- Training & modeling for and by the Council of Presidents, the Circuit Counselors, and all other church leaders.
- A Code of Conduct, developed with input from across the Synod, adopted by the Synod, in which we express common expectations of one another and seek to hold ourselves and one another accountable for appropriate behavior.
- Those who are charged with ecclesiastical supervision must be trained to hold us all accountable when our actions and attitudes are inappropriate.
- The need for continuing education.
- The clergy must recognize their responsibility and engage in working toward greater harmony within our Synod.
- The dialog must include all positions, at every level of the church; within our congregations, circuits, auxiliaries, Synod-wide theological convocations and smaller focus groups as well.
- Communication is a key issue. We need to learn to use the media appropriately-officially and unofficially.1
- The Koinonia Project will need to incorporate these recommendations from its inception. Specifically how this will happen will be fleshed out further by the discussion of this paper in the Council of Presidents, the Board of Directors and the CTCR, etc.
Also Broad Based
- The Koinonia Project is broad based, in the sense that the approach must be replicated broadly across the Synod, and also broadly reported in the sense that, while discussion groups need to have freedom to dialog within themselves without fear, these are not secret negotiations, but at appropriate times the Synod at large needs to hear and support the results of the dialogs, as well as provide input.
- All-encompassing – every member of the Synod (i.e. every ordained or commissioned minister, every congregation) is eventually invited to participate in the effort.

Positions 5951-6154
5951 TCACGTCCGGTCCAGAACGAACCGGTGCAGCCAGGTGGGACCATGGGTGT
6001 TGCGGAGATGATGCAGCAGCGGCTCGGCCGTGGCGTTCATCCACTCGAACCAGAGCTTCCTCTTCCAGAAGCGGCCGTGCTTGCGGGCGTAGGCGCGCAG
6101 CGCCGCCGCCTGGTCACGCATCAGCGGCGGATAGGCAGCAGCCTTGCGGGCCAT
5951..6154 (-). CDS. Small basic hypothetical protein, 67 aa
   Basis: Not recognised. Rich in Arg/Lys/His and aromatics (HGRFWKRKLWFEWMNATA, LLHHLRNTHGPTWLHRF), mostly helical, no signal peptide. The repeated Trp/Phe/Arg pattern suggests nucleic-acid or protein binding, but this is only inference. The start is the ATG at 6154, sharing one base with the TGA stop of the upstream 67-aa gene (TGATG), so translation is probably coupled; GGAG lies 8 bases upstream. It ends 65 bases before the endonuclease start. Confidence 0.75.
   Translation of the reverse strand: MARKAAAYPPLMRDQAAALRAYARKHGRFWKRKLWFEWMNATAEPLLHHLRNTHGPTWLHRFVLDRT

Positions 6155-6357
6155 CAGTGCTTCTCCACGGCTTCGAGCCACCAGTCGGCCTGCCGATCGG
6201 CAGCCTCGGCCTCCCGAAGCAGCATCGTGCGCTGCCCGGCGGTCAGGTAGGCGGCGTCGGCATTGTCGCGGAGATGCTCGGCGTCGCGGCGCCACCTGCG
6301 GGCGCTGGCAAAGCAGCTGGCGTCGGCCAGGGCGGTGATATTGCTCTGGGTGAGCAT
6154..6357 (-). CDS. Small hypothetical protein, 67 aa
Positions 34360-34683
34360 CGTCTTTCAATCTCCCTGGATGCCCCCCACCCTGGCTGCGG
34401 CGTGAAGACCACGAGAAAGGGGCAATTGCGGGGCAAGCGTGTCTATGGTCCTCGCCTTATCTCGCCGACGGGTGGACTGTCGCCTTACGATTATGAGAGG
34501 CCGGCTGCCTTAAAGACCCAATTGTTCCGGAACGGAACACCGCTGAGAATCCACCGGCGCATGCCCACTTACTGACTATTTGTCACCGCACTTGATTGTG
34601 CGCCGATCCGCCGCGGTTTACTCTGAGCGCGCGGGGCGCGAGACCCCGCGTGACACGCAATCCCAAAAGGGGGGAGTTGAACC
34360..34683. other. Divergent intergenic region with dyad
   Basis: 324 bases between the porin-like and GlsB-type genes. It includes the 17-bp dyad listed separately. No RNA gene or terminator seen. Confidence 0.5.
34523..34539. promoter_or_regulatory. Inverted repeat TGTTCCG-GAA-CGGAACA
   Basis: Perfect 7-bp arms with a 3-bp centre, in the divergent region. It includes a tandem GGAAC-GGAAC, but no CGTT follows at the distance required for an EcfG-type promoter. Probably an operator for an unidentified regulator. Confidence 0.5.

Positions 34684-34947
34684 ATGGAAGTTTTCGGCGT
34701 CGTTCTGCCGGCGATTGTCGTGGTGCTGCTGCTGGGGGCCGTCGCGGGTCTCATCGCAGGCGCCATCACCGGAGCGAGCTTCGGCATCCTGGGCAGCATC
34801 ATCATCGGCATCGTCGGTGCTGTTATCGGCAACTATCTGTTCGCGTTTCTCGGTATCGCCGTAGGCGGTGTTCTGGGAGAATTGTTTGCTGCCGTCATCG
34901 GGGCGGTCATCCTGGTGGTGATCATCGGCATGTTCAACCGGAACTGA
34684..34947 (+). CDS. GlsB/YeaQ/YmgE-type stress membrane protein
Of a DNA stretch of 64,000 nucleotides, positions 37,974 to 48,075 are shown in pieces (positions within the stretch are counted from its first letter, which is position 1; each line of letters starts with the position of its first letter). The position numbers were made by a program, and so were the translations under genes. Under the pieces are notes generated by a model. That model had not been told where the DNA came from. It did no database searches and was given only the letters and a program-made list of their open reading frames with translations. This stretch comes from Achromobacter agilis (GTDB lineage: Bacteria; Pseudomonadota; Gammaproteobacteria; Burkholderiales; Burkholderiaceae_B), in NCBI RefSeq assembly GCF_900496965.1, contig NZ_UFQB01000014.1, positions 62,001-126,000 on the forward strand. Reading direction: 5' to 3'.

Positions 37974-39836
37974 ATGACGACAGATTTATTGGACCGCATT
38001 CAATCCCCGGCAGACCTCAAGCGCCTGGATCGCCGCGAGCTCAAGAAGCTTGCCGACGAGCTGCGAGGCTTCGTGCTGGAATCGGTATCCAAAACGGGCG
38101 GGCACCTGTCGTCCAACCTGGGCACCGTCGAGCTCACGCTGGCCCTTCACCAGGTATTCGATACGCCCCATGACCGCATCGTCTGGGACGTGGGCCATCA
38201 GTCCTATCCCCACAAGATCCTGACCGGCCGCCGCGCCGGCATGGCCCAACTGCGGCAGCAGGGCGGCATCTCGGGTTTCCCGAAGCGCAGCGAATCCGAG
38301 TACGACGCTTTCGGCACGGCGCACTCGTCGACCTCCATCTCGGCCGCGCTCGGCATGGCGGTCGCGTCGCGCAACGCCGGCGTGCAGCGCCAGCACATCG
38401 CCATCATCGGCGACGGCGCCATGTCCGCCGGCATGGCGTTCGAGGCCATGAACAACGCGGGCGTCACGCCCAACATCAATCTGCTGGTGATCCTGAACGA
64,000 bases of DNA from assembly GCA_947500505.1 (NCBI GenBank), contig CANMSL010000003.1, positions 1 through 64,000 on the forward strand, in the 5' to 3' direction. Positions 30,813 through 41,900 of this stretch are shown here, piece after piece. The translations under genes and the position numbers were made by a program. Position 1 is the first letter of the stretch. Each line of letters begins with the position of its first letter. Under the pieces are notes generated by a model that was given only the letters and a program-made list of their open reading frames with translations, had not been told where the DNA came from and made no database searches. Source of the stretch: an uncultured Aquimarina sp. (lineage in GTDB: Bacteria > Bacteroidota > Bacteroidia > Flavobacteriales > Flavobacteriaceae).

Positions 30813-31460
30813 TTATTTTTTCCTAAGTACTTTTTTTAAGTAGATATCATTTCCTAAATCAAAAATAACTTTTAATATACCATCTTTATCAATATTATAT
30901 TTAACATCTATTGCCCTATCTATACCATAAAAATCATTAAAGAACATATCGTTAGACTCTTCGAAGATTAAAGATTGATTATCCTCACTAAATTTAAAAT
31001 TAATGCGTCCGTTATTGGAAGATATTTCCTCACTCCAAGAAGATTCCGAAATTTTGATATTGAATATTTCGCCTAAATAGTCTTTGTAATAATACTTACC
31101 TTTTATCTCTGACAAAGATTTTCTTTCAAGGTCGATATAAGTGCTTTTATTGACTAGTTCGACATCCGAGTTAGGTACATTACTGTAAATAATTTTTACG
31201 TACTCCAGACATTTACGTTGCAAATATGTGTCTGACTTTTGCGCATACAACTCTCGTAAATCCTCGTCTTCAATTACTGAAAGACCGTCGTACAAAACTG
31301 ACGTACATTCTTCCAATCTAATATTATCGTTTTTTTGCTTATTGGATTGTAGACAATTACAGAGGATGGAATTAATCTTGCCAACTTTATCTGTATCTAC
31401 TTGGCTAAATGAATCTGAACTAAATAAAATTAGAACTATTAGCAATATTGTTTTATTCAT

- We cannot work by coercion in this project, but always by invitation, fraternal persuasion, and attraction, centered always in the Word of God and our confession, for the sake of the mission.
- We must begin with those who are willing, drawing in more and more of the skeptical as we move forward. Yes, some may look on the “Koinonia Project” with suspicion, thinking, “this is just another attempt on the part of one group in the Synod to enforce conformity on the rest!” Only as we work together on the project, seeking to proceed in the love we have from Christ (see 1 Corinthians 13:4-7) will such suspicions be alleviated. To this end we much be mutually accountable to one another. We pray God to give us the wisdom to work in the spirit of John 17 where Jesus prays that His church may be one. The work of ecclesiastical supervision must move forward in any case, but we also recognize that if the Koinonia Project is perceived as a means to “purge” the Synod of “undesirables,” it will accomplish little.
- That’s why, in our next blog post, we will look at how the “Koinonia Project” fits in with the nature of the Synod as explained in Article VII of the Synod’s Constitution.
1 Report of the Task Force, pp. 17-18
|Print article||This entry was posted by Herb Mueller on February 28, 2011 at 9:05 am, and is filed under Herb's Posts. Follow any responses to this post through RSS 2.0. Both comments and pings are currently closed.|
Comments are closed.